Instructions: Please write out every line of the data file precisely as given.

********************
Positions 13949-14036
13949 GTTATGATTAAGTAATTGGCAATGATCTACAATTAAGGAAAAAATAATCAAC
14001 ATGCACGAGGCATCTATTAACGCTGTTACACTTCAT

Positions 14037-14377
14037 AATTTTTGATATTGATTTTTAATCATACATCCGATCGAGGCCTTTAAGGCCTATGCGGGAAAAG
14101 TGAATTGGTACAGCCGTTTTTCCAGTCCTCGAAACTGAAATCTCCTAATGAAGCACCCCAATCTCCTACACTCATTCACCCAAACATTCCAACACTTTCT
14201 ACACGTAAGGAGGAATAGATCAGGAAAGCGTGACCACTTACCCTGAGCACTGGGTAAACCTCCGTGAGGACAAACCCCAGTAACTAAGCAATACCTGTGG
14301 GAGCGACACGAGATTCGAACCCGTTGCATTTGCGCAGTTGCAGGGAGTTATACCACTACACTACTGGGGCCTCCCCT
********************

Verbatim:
Positions 13949-14036
13949 GTTATGATTAAGTAATTGGCAATGATCTACAATTAAGGAAAAAATAATCAAC
14001 ATGCACGAGGCATCTATTAACGCTGTTACACTTCAT

Positions 14037-14377
14037 AATTTTTGATATTGATTTTTAATCATACATCCGATCGAGGCCTTTAAGGCCTATGCGGGAAAAG
14101 TGAATTGGTACAGCCGTTTTTCCAGTCCTCGAAACTGAAATCTCCTAATGAAGCACCCCAATCTCCTACACTCATTCACCCAAACATTCCAACACTTTCT
14201 ACACGTAAGGAGGAATAGATCAGGAAAGCGTGACCACTTACCCTGAGCACTGGGTAAACCTCCGTGAGGACAAACCCCAGTAACTAAGCAATACCTGTGG
14301 GAGCGACACGAGATTCGAACCCGTTGCATTTGCGCAGTTGCAGGGAGTTATACCACTACACTACTGGGGCCTCCCCT